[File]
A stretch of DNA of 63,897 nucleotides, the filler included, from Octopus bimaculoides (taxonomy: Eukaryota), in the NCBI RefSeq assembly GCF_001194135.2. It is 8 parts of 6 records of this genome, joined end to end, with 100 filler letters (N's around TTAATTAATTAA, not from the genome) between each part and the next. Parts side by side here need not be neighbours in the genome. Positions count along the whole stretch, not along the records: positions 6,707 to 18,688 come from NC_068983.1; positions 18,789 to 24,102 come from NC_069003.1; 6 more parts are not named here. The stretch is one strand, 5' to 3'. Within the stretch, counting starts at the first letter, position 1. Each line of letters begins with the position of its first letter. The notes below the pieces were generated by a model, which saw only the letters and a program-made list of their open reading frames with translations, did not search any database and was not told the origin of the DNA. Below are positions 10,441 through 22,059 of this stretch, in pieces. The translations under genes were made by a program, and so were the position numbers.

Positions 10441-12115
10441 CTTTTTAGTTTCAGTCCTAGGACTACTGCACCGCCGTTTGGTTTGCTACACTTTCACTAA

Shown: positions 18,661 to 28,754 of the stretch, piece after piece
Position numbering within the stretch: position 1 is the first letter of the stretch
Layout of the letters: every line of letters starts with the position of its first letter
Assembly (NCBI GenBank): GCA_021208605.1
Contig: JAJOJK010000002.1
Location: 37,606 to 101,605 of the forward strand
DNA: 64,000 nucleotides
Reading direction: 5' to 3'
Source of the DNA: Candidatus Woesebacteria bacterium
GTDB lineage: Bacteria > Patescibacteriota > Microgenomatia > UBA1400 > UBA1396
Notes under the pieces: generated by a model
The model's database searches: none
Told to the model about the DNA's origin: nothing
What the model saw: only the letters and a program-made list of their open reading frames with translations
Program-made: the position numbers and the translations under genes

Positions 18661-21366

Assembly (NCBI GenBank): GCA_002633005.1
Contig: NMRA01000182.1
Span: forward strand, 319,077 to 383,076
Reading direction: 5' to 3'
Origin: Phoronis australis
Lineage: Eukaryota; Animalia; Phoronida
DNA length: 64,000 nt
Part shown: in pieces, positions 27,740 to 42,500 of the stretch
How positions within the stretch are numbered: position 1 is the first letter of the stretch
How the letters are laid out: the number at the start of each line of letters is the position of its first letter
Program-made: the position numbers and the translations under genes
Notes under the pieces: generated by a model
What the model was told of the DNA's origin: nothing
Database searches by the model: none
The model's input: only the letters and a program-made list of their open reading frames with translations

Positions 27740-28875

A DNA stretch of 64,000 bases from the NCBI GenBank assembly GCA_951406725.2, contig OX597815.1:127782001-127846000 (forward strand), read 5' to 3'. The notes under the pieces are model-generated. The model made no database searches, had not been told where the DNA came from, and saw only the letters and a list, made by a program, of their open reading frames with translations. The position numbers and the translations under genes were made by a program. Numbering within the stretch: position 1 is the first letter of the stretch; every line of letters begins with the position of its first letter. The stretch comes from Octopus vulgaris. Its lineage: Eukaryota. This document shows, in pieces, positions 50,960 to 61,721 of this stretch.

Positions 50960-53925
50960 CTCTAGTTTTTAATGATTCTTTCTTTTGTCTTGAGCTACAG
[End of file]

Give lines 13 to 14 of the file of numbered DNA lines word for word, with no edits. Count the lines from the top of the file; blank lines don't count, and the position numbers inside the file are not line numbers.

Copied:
GTDB lineage: Bacteria > Patescibacteriota > Microgenomatia > UBA1400 > UBA1396
Notes under the pieces: generated by a model